Information is power, and in these uncertain times when we feel weak we want the power that information gives us. Unfortunately, our desire for information clashes with the privacy rights that individual patients have.
HIPAA, an acronym for the Health Insurance Portability and Accountability Act, passed in 1996, ensures the privacy of medical information for individual patients except in limited circumstances.
This is especially frustrating during the coronavirus pandemic. The U.S. Department of Health and Human Services has issued a set of guidelines to help doctors, healthcare organizations, and the public understand what information can and cannot be released. You can find those guidelines in their entirety here.
In a nutshell, the rule, according to the guidelines, is this: “The HIPAA Privacy Rule protects the privacy of patients’ health information…but is balanced to ensure that appropriate uses and disclosures of the information still may be made when necessary to treat a patient, to protect the nation’s public health, and for other critical purposes.”
So what does that mean in English? It means that the individual patients’ information is protected, but if there are details that need to be shared in order to protect the greater good, those details can be shared. It’s a balancing act that is difficult to balance. That’s why, if you look at the daily reports, you can see generalized statistics like gender, age, general location, and sometimes race or ethnic background. You won’t, however, find identifying information. It is important for epidemiologists, the scientists who study how disease spreads, to understand which populations are most susceptible, and to trace the origins of the spread so they can figure out how best to stop it.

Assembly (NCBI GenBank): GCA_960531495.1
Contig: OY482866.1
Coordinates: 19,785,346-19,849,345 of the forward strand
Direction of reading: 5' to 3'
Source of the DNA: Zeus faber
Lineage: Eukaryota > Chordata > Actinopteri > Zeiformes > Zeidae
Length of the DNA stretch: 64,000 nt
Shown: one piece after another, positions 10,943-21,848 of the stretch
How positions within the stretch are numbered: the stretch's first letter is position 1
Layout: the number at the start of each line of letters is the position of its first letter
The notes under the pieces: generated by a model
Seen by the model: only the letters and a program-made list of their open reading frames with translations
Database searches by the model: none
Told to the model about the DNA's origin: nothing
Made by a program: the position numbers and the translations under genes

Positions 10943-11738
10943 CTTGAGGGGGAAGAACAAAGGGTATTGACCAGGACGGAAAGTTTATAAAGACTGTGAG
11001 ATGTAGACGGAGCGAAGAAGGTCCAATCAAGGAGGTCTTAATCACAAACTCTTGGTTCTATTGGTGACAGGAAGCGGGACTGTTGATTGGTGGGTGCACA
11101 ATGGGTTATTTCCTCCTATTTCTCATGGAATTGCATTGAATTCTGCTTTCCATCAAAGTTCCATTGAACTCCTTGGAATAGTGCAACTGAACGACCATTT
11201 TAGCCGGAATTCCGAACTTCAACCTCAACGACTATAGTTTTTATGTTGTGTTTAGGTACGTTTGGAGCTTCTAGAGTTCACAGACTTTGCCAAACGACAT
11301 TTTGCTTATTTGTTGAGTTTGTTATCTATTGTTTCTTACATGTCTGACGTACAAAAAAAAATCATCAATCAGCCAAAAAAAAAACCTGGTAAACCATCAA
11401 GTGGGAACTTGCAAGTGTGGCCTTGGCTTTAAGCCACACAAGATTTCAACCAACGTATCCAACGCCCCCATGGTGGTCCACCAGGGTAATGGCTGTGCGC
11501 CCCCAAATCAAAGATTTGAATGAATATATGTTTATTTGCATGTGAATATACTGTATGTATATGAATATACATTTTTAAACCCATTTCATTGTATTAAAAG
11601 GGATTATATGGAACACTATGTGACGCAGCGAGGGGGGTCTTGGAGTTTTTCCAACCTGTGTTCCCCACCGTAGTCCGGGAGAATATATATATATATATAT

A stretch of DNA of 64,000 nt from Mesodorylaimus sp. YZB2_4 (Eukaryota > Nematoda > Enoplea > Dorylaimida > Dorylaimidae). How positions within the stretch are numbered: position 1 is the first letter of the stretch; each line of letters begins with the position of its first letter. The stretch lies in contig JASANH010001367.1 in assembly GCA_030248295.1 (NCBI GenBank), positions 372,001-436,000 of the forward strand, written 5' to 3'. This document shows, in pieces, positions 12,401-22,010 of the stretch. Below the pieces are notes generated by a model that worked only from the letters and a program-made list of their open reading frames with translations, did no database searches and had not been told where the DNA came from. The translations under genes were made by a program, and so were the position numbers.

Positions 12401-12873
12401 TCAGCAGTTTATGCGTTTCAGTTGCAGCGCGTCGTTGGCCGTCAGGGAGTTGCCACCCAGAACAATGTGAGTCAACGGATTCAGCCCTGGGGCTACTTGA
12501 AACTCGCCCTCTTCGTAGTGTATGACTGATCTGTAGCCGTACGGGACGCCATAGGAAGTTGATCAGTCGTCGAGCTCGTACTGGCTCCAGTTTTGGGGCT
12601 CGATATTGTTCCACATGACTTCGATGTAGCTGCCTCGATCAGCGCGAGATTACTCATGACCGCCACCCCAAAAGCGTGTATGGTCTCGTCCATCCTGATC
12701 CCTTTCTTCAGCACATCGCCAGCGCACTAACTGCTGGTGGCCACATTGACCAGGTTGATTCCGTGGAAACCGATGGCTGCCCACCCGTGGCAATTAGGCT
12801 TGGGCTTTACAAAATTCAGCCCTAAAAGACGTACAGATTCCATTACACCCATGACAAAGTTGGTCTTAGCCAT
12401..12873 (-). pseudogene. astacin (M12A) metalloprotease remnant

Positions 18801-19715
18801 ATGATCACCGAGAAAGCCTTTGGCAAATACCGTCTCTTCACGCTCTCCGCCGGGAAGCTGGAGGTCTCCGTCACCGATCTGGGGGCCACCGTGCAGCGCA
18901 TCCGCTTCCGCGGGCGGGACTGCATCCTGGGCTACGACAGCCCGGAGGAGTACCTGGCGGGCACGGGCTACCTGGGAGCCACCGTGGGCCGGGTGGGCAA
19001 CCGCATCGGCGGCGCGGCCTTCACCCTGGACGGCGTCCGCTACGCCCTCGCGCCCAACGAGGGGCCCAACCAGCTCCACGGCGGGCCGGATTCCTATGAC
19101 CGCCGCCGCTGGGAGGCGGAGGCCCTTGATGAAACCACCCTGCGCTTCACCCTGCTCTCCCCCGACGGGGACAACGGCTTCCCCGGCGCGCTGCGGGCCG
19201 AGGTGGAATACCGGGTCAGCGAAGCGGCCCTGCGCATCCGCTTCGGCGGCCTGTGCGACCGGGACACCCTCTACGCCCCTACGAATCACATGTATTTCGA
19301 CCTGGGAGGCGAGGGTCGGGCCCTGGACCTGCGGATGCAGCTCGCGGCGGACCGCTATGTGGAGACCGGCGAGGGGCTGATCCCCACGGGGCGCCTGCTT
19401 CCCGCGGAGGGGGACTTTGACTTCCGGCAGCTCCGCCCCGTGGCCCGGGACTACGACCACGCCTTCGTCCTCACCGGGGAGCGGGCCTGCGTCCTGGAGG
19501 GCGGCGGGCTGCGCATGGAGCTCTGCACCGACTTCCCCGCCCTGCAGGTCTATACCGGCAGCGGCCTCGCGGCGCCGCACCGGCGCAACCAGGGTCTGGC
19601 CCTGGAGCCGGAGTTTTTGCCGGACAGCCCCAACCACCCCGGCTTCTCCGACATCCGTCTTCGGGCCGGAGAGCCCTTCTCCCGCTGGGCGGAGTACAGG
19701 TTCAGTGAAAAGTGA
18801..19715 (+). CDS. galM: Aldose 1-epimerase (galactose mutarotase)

It is natural, however, for us as a community to want to know who has the virus. What neighborhood did they live in? Did that particular person come into contact with us? Go to school with our children or shop in our grocery store? Were they vulnerable in a way we weren’t? It is frustrating when we ask those questions of the media and medical professionals and politicians and they won’t give us direct answers. It isn’t because they aren’t doing their jobs or because they are trying to keep secrets: it is because they can’t. HIPAA only allows so much information to be released.
The law has determined that a person who is sick or who has died and their loved ones have a right to privacy. If the individual or their next of kin want to announce the details, they can. Otherwise, the doctors and/or media cannot do it for them without violating the law.
The rule of law is always compromise. Rights to privacy always bump up against rights to know. In this case, however, we are lucky because we don’t have to guess where the line is, HIPAA draws it for us clearly.
Nothing in this article should be construed as legal advice. It is being offered for informational purposes only.